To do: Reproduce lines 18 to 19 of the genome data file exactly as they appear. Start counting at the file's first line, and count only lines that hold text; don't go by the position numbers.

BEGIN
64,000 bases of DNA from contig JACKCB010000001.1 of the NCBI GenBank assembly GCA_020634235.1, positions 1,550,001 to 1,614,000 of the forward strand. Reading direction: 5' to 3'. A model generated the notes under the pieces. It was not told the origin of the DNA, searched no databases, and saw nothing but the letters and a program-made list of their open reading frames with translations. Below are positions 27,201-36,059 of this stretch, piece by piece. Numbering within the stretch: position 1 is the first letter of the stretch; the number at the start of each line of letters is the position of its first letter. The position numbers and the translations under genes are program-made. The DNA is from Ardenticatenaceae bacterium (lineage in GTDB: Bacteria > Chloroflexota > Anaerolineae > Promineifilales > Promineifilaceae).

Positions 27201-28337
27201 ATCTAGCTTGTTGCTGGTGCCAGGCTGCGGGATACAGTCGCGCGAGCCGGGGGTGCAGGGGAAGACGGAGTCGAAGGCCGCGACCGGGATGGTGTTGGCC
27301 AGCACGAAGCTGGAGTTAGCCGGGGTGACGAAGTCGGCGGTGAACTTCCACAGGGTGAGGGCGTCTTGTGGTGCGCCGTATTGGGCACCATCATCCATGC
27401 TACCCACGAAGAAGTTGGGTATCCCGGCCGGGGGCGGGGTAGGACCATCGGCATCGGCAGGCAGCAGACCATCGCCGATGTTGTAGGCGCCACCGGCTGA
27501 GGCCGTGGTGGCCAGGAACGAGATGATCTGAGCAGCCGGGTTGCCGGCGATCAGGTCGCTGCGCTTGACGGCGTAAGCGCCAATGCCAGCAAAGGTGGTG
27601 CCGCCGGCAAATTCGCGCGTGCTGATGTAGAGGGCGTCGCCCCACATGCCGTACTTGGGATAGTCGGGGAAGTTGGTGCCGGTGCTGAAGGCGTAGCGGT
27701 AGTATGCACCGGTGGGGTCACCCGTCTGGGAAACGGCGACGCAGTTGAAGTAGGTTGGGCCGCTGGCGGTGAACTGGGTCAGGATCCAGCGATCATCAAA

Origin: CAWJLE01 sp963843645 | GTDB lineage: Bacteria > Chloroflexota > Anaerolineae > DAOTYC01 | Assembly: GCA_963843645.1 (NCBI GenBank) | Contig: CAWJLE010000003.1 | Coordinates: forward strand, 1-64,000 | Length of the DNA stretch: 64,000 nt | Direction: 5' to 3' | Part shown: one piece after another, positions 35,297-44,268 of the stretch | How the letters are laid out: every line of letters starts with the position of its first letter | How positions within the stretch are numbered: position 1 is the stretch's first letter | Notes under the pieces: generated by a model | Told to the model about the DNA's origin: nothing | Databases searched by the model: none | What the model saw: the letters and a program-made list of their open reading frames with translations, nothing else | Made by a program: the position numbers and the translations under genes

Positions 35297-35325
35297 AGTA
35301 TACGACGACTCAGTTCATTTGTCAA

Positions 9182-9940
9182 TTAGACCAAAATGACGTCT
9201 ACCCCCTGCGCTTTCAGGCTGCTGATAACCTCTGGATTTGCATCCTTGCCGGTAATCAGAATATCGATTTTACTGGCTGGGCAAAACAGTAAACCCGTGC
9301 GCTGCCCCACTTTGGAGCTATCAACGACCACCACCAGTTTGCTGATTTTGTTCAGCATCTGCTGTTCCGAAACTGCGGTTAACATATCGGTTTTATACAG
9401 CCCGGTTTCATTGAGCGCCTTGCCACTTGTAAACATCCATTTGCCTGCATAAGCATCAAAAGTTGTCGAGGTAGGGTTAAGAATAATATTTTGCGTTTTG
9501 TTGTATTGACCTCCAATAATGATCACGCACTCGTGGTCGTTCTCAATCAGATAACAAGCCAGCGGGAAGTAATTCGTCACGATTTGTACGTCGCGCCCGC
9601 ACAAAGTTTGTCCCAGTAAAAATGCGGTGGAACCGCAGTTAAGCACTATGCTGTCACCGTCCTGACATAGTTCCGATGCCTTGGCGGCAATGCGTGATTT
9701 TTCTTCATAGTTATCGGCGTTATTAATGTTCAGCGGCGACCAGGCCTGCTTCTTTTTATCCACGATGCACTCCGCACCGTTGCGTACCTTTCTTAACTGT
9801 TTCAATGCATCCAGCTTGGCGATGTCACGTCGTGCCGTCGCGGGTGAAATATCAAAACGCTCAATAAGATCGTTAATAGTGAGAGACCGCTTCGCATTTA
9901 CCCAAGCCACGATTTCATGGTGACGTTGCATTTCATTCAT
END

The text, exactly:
9501 TTGTATTGACCTCCAATAATGATCACGCACTCGTGGTCGTTCTCAATCAGATAACAAGCCAGCGGGAAGTAATTCGTCACGATTTGTACGTCGCGCCCGC
9601 ACAAAGTTTGTCCCAGTAAAAATGCGGTGGAACCGCAGTTAAGCACTATGCTGTCACCGTCCTGACATAGTTCCGATGCCTTGGCGGCAATGCGTGATTT